A senior Slater and Gordon lawyer and his paralegal have been fired for repeatedly shagging in the firm's London office.

On one occasion a security guard doing his rounds heard the pair going at it hammer and tongs. When the lovers were interrupted during another knee-trembler by a junior staffer, the flustered head of department, whom RollOnFriday is not naming, asked to meet the employee privately later on to reach an understanding. Instead the junior went straight to HR.

Slater and Gordon started an investigation and discovered that the pair had not just been enjoying the unique frisson a work environment can lend to the pleasures of the flesh. It emerged that the senior lawyer used his position to extend other privileges to his lover which he had denied her fellow paralegals, including the right to work from home.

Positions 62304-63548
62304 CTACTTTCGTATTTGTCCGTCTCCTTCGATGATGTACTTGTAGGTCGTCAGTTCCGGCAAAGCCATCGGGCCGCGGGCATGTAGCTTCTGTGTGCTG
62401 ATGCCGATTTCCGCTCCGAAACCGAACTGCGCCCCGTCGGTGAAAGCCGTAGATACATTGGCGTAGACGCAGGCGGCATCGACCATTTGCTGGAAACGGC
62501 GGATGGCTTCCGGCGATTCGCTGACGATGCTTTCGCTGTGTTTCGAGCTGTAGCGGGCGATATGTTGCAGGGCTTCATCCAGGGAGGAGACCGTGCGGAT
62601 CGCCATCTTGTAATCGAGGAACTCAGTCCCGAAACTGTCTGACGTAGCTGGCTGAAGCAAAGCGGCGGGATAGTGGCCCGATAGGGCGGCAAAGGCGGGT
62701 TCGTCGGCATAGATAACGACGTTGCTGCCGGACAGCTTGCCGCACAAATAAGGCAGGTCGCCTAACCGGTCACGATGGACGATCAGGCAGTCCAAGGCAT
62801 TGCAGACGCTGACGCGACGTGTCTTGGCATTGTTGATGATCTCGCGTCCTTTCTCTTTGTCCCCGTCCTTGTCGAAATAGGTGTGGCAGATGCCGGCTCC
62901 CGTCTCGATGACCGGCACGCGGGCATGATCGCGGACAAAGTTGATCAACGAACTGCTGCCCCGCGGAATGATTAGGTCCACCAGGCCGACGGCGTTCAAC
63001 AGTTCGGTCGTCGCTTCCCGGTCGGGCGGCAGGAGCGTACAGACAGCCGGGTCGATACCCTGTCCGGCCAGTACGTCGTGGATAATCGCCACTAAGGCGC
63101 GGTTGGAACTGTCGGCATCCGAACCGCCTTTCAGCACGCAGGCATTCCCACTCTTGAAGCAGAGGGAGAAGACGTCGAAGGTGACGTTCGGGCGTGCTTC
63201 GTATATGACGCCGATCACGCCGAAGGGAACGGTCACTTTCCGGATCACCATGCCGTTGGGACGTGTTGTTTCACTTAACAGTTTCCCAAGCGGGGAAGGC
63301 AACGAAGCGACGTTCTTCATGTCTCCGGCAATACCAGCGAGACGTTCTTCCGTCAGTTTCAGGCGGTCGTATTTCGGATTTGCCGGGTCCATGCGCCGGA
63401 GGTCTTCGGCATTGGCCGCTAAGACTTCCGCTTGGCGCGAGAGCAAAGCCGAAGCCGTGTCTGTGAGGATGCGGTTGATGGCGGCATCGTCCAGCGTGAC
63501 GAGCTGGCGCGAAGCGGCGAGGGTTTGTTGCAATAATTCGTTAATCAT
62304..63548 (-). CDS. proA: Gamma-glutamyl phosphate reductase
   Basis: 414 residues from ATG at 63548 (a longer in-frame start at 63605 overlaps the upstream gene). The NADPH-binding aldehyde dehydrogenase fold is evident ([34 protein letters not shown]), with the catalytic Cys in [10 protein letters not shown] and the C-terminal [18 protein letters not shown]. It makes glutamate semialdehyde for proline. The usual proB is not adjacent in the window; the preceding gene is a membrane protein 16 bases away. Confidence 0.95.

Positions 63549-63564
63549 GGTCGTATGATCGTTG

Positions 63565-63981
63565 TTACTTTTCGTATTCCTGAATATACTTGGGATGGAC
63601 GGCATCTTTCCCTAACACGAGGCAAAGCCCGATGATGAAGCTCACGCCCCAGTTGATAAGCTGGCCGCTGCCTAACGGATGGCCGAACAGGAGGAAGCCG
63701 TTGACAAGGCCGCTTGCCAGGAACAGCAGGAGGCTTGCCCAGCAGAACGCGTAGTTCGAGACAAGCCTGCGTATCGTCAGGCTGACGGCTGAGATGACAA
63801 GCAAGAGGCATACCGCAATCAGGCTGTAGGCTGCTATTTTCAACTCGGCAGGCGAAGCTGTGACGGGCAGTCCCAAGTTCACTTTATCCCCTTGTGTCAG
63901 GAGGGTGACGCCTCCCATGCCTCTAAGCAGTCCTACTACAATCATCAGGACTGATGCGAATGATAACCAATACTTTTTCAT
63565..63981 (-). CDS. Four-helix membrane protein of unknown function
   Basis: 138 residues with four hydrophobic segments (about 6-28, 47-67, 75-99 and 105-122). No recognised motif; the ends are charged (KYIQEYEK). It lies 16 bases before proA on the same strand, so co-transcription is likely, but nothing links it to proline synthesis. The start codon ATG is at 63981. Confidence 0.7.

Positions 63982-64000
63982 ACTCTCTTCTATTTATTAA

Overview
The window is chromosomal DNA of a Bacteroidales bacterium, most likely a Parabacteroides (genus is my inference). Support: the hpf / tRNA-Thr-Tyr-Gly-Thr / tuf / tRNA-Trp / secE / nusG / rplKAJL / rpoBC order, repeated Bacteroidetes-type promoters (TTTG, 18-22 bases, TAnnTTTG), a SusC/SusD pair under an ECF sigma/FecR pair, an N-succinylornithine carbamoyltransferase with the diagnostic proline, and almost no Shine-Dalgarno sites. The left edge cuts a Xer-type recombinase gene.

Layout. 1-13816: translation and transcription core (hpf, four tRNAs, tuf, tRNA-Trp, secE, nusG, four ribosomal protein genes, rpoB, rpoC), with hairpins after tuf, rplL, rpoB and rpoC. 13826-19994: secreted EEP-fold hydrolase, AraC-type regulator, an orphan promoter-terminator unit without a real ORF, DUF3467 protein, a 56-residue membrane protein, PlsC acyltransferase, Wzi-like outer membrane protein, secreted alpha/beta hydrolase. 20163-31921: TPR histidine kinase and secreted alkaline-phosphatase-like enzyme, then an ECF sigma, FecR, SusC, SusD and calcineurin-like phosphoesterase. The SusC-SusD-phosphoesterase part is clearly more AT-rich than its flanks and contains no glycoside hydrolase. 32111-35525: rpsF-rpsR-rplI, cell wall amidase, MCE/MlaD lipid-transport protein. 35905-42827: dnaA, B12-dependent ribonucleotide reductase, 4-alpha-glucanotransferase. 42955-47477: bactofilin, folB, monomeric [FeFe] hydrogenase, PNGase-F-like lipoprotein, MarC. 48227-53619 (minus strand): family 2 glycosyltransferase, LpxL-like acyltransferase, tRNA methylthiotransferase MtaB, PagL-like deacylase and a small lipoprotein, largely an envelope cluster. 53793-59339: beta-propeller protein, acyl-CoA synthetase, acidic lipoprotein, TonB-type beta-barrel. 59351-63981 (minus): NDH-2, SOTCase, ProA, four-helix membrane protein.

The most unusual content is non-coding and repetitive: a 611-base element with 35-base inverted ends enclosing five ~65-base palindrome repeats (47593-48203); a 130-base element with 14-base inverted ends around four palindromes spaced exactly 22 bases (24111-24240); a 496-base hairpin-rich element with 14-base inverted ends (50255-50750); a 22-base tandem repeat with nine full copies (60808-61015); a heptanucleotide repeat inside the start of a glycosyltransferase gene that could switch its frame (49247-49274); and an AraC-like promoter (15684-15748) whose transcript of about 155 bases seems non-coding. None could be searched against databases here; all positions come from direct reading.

"That doesn't sound like Robin Williams."


Both the partner and the paralegal were sacked in September. RollOnFriday is not naming the paralegal, who is now employed at another firm, but understands that she was also seeing another solicitor in a different team without either of the men knowing about the other.

A spokesman for S&G said "OMG you're not publishing this are you?". (Not really: they declined to comment.)

With late nights, close contact and shared emotional highs and lows, law firms have long been the Strictly Come Dancing of professional services. It's the story told by the dented files at Clifford Chance, the polished desk at Wilkie Farr and the smudged bonnet in a Magic Circle car park. At least it was consensual.

Tip Off ROF


Anonymous 05 Dec 18

This was not the first time paralegal & partner were having it off. I can report the following: that both went off for a quick sh*g during the firm's summer boat party. It was obvious from those that were there that they were both pretty drunk, leaving lover boy associate heartbroken. Then again, said paralegal was never really single, so I don't feel a great deal of sympathy for him either. Anyways, it is surprising that nothing was done re the boat party incident or paralegal's work, which of course suffered as she was always 'working from home'. Let me be very clear, this was going on for some time and it isn't surprising at all. Kudos to office jnr for finding them, though !